May 4th, 2012
“We believe that Amazon Publishing has the ability to place the books back at the heart of the Bond brand…” announced the managing director of Ian Fleming Publications, Ltd., praising Amazon for ” balancing traditional publishing routes with new technologies and new ways of reaching our readers.” They seemed intrigued by the reach of the Kindle, and the possibility that it could open up an entirely new market. . “We are excited to be using the opportunity of this re-license to introduce Ian Fleming’s books to a broader audience in the USA.”
Amazon noted that the books have already sold more than 100 million copies — and that the James Bond series of films is “the world’s longest-running film franchise.” But more importantly, “We are devoted fans of Fleming’s Bond novels here at Amazon Publishing,” noted business development director Philip Patrick. In a statement, he said that Amazon’s book-publishing arm could offer famous authors “a new life for great backlist titles” (adding that Ian Fleming was “the perfect fit.”) So how does it feel to be keeping Ian Fleming’s books alive on one of Amazon’s own publishing imprints?
Here’s a list of the James Bond titles which will be available as Kindle ebooks.
Casino Royale (1953)
Live and Let Die (1954
Diamonds Are Forever (1956)
From Russia with Love (1957)
Dr. No (1958)
For your Eyes Only (1960)
The Spy Who Loved Me (1962)
On Her Majesty’s Secret Service (1963)
You Only Live Twice (1964)
The Man With The Golden Gun (1965)
The Living Daylights (1966)
In addition, Amazon also plans to publish two interesting non-fiction books written by Ian Fleming — The Diamond Smugglers, a true-crime story from 1957 analyzing the illegal trade in precious stones, plus Thrilling Cities, a 1963 collection of travel stories.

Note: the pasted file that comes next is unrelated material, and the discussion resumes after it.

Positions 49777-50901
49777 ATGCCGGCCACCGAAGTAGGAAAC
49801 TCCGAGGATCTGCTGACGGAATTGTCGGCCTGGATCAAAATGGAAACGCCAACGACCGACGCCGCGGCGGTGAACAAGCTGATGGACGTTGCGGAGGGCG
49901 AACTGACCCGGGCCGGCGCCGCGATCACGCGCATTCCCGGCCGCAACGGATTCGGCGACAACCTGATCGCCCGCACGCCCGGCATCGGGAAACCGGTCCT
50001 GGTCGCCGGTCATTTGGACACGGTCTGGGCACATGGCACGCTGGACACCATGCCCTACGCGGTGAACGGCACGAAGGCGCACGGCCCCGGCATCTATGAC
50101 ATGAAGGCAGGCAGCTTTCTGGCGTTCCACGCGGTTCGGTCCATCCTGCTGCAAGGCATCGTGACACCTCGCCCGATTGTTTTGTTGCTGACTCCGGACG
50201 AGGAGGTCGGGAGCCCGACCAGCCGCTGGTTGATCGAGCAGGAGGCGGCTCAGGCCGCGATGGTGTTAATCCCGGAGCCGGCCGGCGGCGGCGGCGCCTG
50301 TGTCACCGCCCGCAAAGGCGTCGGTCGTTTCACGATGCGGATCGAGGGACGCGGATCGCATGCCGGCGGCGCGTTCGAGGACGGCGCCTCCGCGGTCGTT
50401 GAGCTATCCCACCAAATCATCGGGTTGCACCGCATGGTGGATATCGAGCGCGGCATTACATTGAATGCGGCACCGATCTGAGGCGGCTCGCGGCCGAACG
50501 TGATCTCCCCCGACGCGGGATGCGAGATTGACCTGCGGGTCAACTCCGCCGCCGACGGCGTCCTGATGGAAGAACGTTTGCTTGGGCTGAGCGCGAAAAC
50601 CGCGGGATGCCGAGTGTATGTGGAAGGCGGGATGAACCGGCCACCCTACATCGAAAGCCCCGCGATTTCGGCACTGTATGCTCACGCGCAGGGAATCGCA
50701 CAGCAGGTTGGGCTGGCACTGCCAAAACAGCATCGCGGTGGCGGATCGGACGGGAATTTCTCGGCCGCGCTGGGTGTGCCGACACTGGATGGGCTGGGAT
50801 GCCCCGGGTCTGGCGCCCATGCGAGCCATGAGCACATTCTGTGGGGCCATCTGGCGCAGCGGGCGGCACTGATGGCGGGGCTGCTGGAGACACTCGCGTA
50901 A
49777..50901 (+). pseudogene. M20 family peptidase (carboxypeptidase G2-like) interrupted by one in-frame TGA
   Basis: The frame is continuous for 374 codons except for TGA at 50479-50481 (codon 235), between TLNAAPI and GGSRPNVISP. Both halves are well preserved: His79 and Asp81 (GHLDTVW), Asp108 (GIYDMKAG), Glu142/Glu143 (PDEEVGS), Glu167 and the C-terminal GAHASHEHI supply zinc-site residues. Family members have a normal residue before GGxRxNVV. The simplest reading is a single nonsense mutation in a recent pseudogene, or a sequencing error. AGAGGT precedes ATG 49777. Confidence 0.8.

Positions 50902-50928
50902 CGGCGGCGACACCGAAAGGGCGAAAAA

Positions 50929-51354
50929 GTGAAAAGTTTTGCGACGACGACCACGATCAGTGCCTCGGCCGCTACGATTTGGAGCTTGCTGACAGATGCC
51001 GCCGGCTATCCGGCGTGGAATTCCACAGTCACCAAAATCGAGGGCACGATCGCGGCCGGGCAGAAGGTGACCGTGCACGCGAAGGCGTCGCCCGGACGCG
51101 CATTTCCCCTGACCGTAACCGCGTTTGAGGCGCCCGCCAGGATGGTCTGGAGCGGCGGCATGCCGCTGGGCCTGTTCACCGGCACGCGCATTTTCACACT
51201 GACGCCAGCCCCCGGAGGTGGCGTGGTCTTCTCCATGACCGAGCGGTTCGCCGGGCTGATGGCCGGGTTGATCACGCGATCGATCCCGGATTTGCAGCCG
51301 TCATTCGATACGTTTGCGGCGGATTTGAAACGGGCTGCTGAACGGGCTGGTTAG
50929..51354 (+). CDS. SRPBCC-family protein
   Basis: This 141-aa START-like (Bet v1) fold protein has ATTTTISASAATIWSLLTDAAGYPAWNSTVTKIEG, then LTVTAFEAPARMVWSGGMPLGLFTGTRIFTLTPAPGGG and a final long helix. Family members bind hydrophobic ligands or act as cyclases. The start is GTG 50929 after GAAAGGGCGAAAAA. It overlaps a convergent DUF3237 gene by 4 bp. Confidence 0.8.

It reminds me of a conversation I had with my friend Len Edgerly (who broadcasts a new episode of the Kindle Chronicles podcast online every Friday). Last summer he’d read From Russia With Love during a trip, and noted that even back then, it wasn’t available on the Nook (or on any other digital reading devices that he’d tried). But on his podcast, Len shared another interesting observation: that reading that ebook also opened his eyes to the potential of “public notes” created for a Kindle ebook.
[T]here’s an intriguing use of public annotations in that book, because Jeffrey Deaver has — apparently he was authorized by the family to write another 007 novel in the series. It’s called Carte Blanche, and it was actually published in May. But he was going through “From Russia With Love, written by Ian Fleming, sharing his impressions of the book as part of his preparation for writing his own James Bond novel. And one of the ones I loved the best was, in that book, Bond isn’t — doesn’t appear in the book to where you can see what he’s doing and saying until a third of the book goes — has passed. It’s all preparation and Moscow and — the spy’s getting ready to seduce him, and all this. And Deaver says, this is amazing, you know, that he would have the discipline and the skill to wait this long to introduce his main character…. I’m going to be really curious to read the Deaver book to see if I can see things that he flagged in his reading of From Russia With Love as he was preparing his own version of a Jame Bond story.
But I can picture other uses of that where a favorite author is reading a classic or just another book of some kind, and you have a chance to look over his shoulder and see what he or she is jotting down, highlighting and making notes about…
Len’s comment got me thinking about the possibility of a college professor leaving notes for his entire class in a Kindle ebook. Or maybe the members of a book group could all pool their notes, so they could share their reactions to the ebook while they were still reading it! I wondered if someday, a president of the United States might leave notes in an ebook to commemorate National Reading Month. And Len remembered that on one of Barack Obama’s vacations last year one time, “it came out that he had read the biography of Ronald Reagan. And man, that would’ve been fascinating to see what he was highlighting in the notes he was jotting down about that!”
My theory is that people just aren’t aware of the power of public notes. (To follow a specific person’s notes, just login at Kindle.Amazon.com and search for their name, and then click the “Follow” button that appears over their profile picture.) I predicted to Len that as time goes by, and as people become more familiar with the possibilities, we’ll see more interesting uses for public notes on the Kindle. The last thing I said to him?
“I’m actually surprised more people aren’t doing this already!”